It's not fair!

Category: Behavior and Discipline

How to explain the complicated issue of fairness to our kids!



As a PSP member asks:

"My daughter is really bent on the issue of FAIRNESS. "It's not fair-she got a bigger X than me.
"It's not fair-I don't want cheesey noodles."
(copy/paste, repeat)
I tell her, "You're right. Life is not fair, but usually it's "not fair: in your favor...Most kids don't have as many toys as you di so it's not fair to the other kids that you have so many." As you might imagine, this is not met with understanding and enlightenment, but "Stop saying that-it IS fair!"

Does anyone have a good way of helping explain about "fairness" to kids in a way that helps them prepare for life?"

Kings - Hip Hop Nutcracker




"Oooh boy, I hear you there. We have those conversations often at my house. (And in my classroom!) I try to acknowledge my daughter's (7.5 yrs old) feelings, using the reflecting back technique.
"I can see you're disappointed about ..... That sure is frustrating!
What do you think should be done about that?"

I am a fan of Adele Farber's book, How to talk so kids will listen and How to listen so kids will talk. I also like the developmental series by Ames, Your one year old, 2 year old etc on thru teens. One book per year. It is helpful to get a clue about the physical and mental changes kids go through
year by year.

I teach preschool (2's thru 4's), and have found over and over again that showing you _understand_ is more helpful than trying to explain why something must be some other way. Most children realize it's already going to be that "not fair" way, so a sympathetic ear and a we all take turns, or
perhaps so and so will share a blue crayon, toy, or whatever it is and gentle distraction after clearing the emotional air are my tactics.

Of course, sometimes we need a tantrum to let it all out. In that case, I let the child have a few minutes of real fussing. It doesn't usually last long, and then provide some comforting words and let them know that when they are ready to join us in such and such activity we'd be happy for them
to come on and participate.

I hope these hints help a little!"


"Maybe I am oversimplifying, since my kid is not at that stage yet, but what if you avoided the issue of fairness altogether in the response, i.e. It's not fair, hers is bigger--->"Wow, that must make you feel really mad/disappointed/jealous, etc. Maybe next time you'll luck into the bigger one." Or "If it's really important to you, ask her if she'd be willing to switch with you..."

It's not fair, I don't want cheesy noodles --->"I'm sorry you're upset, I thought you'd like it when I ordered it. I was only trying to make sure you'd be happy. Next time I'll double check what you'd like before I place the order."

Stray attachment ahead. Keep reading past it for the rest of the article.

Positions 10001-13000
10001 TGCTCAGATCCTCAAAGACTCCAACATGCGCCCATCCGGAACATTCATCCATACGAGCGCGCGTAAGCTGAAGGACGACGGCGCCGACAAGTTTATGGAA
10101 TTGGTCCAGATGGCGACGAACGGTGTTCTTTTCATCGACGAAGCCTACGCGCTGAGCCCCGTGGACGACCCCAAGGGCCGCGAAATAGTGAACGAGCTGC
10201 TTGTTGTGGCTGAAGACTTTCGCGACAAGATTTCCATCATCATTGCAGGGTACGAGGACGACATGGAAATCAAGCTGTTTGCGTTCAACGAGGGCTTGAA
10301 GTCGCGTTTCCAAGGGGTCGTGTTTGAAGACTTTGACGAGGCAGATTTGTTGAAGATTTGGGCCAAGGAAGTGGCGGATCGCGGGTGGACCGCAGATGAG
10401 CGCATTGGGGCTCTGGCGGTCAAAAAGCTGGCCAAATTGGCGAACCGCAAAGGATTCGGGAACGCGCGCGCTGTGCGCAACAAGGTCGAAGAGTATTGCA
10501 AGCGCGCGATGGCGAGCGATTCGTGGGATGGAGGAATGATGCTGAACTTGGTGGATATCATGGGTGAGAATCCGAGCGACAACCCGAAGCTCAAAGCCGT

As someone who continues to be fairness obsessed myself, I also find that it helps to think about what would make me feel better about the situation. This is also good training for adulthood. i.e. If I get bad treatment in a restaurant, I know I can't change it, even though it's not fair, but I also
know that complaining to the manager will make me feel better. Maybe brainstorm similar ideas with your daughter: "So, besides my taking her cake away and giving it to you, what might make you feel better about this situation?" Possible answers: "Tell her I am jealous and ask for a bite of her cake too", "You promise to be more careful next time you do the dividing", "We take turns choosing who gets which piece, and next time it's my turn", "Next time I help divide." You get the idea. Point is, you and she both know that life is not fair, that doesn't make her any less mad. But if she helps generate a solution, it can help her manage her own feelings.

Sometimes, though, you just have to let her be upset until the feelings go away. Good luck, smart kids are always the most stubborn!"


"I really like what your'e saying to your child. I thinks its a difficult concept for kids and adults. I still have trouble with it. Her reaction is normal upon hearing life is not fair ! I think saying it over and over is really the only way to enforce good habits and thoughts. I have been telling my now 15 year old to take her clothes out of the bathroom after a bath for about 10 years now and it only happens about 33% of the time. I think the consistency is the important. Also as your child grows they will get a better perspective of how fortunate they are.

Maybe just acknowledge her feelings in terms that don't include fairness, or comparison to others "oh, you wish you had a bigger one. yeah, that would be nice." "you don't want cheesy noodles, huh? you wish you could have something else. yeah, i understand"

I think verbal explanations of fairness are a bit above your child's developmental stage. she'll learn justice throughout her life through experience. It's a long complicated lesson. Right now it sounds like she's grabbed an expression that means things aren't the way she wants them. It might just be enough to validate her feelings -- rephrased in terms that impact her only -- rather than telling her she's wrong to feel the way she does.

Start by asking her what fair means. Then ask her for some examples of situation that are fair and some that aren't. My son is nearly 6 and he still doesn't grasp the difference between unfair and undesirable all the time, but I usually disarm him by asking if it is unfair or merely unpleasant. He went through a good couple of months of everything being "unfair". If asked whether it was fair that I took the time to make a food that he was now being nasty about, he would first say it wasn't, then when it became the base battle of the ills, he would say that of course it was fair, I am the
servant, using that exact term. Mommy went to Coca Bar while Daddy got to do the dinner-bath-bed routine that evening, which I am sure Daddy thought wasn't fair."